Mercedes-Benz SLK 200 Blue Efficency - iDrive

The Merc SLK 200 - a blend of dainty style and raw power

Price: £29,970

Engine capacity: 1.8 (4 cylinders, 16 valves, turbocharged)

Power output (PS @ rpm): 184 @ 5250

Max torque (Nm @ rpm): 270 @ 1800-4600

Top speed (mph): 150

0-62 mph (seconds): 7.3

Fuel economy (mpg): 41.5

CO2 emissions (g/km): 149-158

Mercedes’ first small roadster, the 1955 190 SL, had a reputation for being a bit of a ladies’ car. Thankfully, by the time the 190SL was reinvented in the form of the first SLK in 1996, we’d left that sort of crass gender stereotyping far behind, and a good thing too – not least because this latest version of the SLK would otherwise have had your average Mercedes-Benz showroom looking like a poor imitation of a Little Britain’s Emily and Florence sketch, full of car-mad chaps in unconvincing drag, clamouring to have a go. It’s that appealing.

Mercedes’ first small roadster, the 1955 190 SL, had a reputation for being a bit of a ladies’ car. Thankfully, by the time the 190SL was reinvented in the form of the first SLK in 1996, we’d left that sort of crass gender stereotyping far behind, and a good thing too – not least because this latest version of the SLK would otherwise have had your average Mercedes-Benz showroom looking like a poor imitation of a Little Britain’s Emily and Florence sketch, full of car-mad chaps in unconvincing drag, clamouring to have a go. It’s that appealing.And just to make things even better, it appears that the cheapest version, the SLK 200, will be the pick of the range, rather than just making up the numbers. The SLK 200’s badge suggests a capacity of two litres – it’s actually 1.8 but turbocharging and direct injection make it feel like almost three. Mercedes’ engineers have been doing a bit of acoustic tuning to make it sound nicely gravelly in the mid range without affecting top-end smoothness, too. The 250 and 350 versions provide even more shove if you need it but I think the 200 will more than do the job on British roads.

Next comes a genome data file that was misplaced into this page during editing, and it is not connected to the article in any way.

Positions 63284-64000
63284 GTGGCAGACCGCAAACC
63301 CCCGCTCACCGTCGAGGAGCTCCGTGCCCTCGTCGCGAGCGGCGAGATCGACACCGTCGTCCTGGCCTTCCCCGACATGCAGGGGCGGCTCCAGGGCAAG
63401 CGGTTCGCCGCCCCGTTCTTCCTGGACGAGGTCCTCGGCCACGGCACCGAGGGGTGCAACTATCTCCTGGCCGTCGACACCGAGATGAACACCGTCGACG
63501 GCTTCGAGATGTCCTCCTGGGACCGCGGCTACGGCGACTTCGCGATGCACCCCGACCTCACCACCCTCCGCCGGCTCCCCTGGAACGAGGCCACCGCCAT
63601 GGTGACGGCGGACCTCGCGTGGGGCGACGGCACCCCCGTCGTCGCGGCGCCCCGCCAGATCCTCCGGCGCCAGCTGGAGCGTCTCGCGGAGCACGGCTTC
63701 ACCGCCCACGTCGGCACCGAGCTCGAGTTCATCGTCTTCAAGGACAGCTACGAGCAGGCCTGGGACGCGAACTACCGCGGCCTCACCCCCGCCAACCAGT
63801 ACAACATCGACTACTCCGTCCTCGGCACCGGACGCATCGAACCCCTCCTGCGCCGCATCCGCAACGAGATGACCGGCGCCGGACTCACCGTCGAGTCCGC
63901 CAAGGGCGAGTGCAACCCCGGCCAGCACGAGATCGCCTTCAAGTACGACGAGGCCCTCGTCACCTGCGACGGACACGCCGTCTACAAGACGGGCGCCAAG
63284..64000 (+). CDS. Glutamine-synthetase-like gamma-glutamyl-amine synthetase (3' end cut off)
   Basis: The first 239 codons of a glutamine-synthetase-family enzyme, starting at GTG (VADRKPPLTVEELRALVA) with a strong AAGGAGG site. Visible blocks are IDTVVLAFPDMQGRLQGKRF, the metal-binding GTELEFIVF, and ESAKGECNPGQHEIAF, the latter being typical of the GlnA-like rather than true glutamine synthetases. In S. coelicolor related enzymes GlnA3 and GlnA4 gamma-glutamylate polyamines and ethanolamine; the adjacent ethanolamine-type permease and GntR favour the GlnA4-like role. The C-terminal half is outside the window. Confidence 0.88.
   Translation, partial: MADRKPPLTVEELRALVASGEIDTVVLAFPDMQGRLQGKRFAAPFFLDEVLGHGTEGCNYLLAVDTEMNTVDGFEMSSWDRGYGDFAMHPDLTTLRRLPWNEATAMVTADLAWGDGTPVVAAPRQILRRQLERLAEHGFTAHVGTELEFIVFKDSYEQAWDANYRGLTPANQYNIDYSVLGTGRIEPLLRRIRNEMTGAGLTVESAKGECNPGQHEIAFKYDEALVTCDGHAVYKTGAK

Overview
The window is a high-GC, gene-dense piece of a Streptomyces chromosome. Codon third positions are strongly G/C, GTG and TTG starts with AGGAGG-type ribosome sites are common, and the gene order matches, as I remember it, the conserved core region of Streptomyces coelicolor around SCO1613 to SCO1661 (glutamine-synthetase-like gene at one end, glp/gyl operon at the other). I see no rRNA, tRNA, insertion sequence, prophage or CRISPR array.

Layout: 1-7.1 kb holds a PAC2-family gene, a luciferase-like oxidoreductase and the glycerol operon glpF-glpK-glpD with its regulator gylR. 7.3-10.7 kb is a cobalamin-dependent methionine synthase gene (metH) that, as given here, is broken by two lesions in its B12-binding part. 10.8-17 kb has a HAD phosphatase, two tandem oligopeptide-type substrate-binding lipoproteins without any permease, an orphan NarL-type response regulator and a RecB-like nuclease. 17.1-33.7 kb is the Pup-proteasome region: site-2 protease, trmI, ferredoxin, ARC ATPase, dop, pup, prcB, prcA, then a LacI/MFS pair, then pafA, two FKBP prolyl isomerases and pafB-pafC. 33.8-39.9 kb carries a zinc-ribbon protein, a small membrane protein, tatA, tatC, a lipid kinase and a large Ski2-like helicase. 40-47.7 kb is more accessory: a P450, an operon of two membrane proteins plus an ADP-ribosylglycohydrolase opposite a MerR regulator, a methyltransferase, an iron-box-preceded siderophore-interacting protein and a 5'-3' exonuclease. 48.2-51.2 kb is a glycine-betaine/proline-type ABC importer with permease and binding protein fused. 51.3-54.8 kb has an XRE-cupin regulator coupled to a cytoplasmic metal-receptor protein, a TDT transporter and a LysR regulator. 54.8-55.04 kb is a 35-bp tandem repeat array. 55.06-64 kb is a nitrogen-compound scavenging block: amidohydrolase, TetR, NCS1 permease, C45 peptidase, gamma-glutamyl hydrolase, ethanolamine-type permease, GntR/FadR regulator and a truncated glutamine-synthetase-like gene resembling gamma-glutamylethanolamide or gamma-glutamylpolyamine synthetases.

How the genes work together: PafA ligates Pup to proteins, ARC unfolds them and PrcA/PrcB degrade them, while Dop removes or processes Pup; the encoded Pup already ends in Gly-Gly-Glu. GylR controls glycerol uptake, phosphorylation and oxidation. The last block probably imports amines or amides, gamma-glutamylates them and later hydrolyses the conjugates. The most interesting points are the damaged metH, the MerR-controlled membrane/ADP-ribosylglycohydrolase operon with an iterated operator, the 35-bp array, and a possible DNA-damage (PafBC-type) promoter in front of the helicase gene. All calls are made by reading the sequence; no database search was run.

The SLK’s styling has been improved as well – gone is the almost dainty appearance, in favour of a square-jawed, muscular look shared with the more expensive CLS and SLS. The folding hard-top is retained, but with a twist. As an alternative to the metal roof, a glass version is available with something called Magic Sky Control; flick a switch and particles in the glass reposition themselves either to block the light or to let it pass through. Clever stuff.

Incidentally, in case you’re wondering what the BlueEFFICIENCY bit is all about, it’s Mercedes’ eco brand and signifies the SLK has a host of fuelsaving measures, including a stop-start system of the sort that used to be found only on a few miserly economy models. There’s even going to be a diesel later in the year, so if you get an SLK, you’ll be able to burn rubber without burning too much fuel.

THE COMPETITION

Britain invented the roadster but Triumph, MG and TVR have faded away, leaving the field to the Germans. The main threat to the SLK comes from Mercedes’ arch-rival, BMW, with the Z4, but Porsche’s Boxster is an alternative to the top-of-the-range SLK 350.

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